Posts Tagged ‘William Turnbull’

Blackpaint 565 – Giacometti at UEA, Redford, Boris and Eating Livers

August 11, 2016

Giacometti et al at Sainsbury Centre, (UEA, outside Norwich)

Great exhibition, if you like Giacometti; it strikes me that some people, especially women,  have a sort of religious regard for him – I think it might be that craggy, handsome face, bit like Michelangelo but apparently heterosexual.  And he’s sort of Italian…

 

giac1

There’s no denying the appeal of his “strider”; see the great Cartier-Bresson photo of G striding past his strider sculpture.

giac2

Great self portrait, before the marks and lines of age made him craggy/distinguished; the older G always reminds me of the late British/Austrian blues populiser Alexis Korner.

giac3

I love this sculpture of his brother in a thick sweater, BUT…

 

giac4

..I have a bit of a blind spot about his drawing – I think it’s insipid.  Anyway, it’s well worth a visit, accompanied as it is  by a number of comparable sculptures by the likes of William Turnbull, Kenneth Armitage, Lynn Chadwick, Bernard Meadows and others.  There are also several paintings by Isabel Rawsthorne, famous for Bacon’s pictures of her.  Also see the fabulous Picasso naked woman and the Soutine Blue portrait in the permanent collection upstairs.

Jeremiah Johnson (Dir. Sidney Pollack, 1972)

Finally saw this film the other night on TV and was most impressed.  Surely the director of “The Revenant” must have been familiar with it; there are  many parallels in the stories, both based on fact, allegedly.  And the scene where Johnson (Robert Redford) discovers the frozen corpse of Hatchet Jack and takes his Hawken gun – it’s Jack Nicholson, frozen to death in the maze at the end of “The Shining”.

Below, some lookalikes:

 

jonson

Redford as Johnson.

Tube strike...Mayor of London Boris Johnson and commuters cross the Victoria Embankment, in central London, as a 48 hour strike by the RMT union causes widespread disruption to the London Underground. PRESS ASSOCIATION Photo. Picture date: Wednesday June 10, 2009. The 48 hour strike started at 7pm last night after last-ditch talks over pay, jobs and disciplinary issues, broke down. See PA story INDUSTRY Tube. Photo credit should read: Dominic Lipinski /PA Wire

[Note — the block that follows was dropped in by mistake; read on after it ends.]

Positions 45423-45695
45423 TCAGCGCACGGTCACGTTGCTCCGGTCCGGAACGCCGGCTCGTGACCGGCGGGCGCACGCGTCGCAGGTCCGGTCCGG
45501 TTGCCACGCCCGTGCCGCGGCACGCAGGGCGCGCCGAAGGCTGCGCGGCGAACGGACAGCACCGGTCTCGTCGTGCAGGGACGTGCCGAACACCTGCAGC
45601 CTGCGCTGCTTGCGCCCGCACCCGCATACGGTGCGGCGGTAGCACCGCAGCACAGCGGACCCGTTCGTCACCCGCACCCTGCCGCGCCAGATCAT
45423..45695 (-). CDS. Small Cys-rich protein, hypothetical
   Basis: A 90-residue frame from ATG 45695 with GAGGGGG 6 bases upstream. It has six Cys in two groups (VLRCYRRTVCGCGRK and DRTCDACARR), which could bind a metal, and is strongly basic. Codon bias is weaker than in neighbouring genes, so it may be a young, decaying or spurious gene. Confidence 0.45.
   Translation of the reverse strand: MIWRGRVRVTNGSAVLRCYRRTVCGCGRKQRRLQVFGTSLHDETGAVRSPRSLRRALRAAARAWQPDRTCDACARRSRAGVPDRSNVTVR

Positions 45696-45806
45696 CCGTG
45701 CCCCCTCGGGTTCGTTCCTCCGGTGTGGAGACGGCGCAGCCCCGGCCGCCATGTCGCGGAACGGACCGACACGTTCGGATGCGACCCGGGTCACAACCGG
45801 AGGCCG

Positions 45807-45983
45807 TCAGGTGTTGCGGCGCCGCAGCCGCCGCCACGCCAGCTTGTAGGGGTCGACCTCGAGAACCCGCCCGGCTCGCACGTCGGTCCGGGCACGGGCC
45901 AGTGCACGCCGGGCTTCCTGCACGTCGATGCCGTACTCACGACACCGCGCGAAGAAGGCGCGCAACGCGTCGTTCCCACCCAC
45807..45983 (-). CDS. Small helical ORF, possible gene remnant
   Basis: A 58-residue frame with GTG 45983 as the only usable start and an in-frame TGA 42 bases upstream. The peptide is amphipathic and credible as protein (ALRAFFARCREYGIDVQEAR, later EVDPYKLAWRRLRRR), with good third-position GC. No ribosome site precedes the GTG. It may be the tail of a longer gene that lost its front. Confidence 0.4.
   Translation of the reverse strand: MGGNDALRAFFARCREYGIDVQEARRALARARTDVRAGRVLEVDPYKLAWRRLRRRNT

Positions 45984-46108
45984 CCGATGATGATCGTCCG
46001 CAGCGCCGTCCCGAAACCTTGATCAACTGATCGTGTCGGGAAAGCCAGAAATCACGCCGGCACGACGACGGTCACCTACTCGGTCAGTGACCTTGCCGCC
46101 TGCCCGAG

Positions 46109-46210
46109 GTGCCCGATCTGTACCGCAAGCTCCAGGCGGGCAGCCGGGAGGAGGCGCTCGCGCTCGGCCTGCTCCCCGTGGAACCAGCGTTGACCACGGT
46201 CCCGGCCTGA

Johnson as Johnson – a strong resemblance, surely?

Finally-

liver_eating_johnson450

The real Johnson – known as Liver Eating Johnson, because of his unsavoury treatment of the Crow tribesmen who attempted to kill him- obligingly, one at a tine, as someone in the film remarks.

The Guardian:  “Labour in Turmoil…”

Said I would avoid politics, but I have to comment on the Guardian’s article today, about Tom Watson’s spurious accusations of Trotskyist entryism in the Labour Party.  That “Labour in turmoil” tag – typical Mail or Telegraph.  Labour is ALWAYS in turmoil.  The Guardian’s just the Sun for snobs.

A Study in Scarlet. Conan Doyle

Since I’ve been told that those, like me, who voted for Brexit, read books mainly for the stories, I thought I’d better put Proust and Finnegans Wake to one side for the time being and read a rattling good narrative.  And so the above is.  I was fascinated to discover that Holmes by no means knows everything – Watson tells us that he knows nothing about fictional literature, little about politics, little about botany other than poisonous plants – in fact, his knowledge is purposely patchy.  He believes that when you learn one fact, it pushes another out, so you must be careful about what you learn.   This, I’m informed, is also the Homer Simpson theory of knowledge…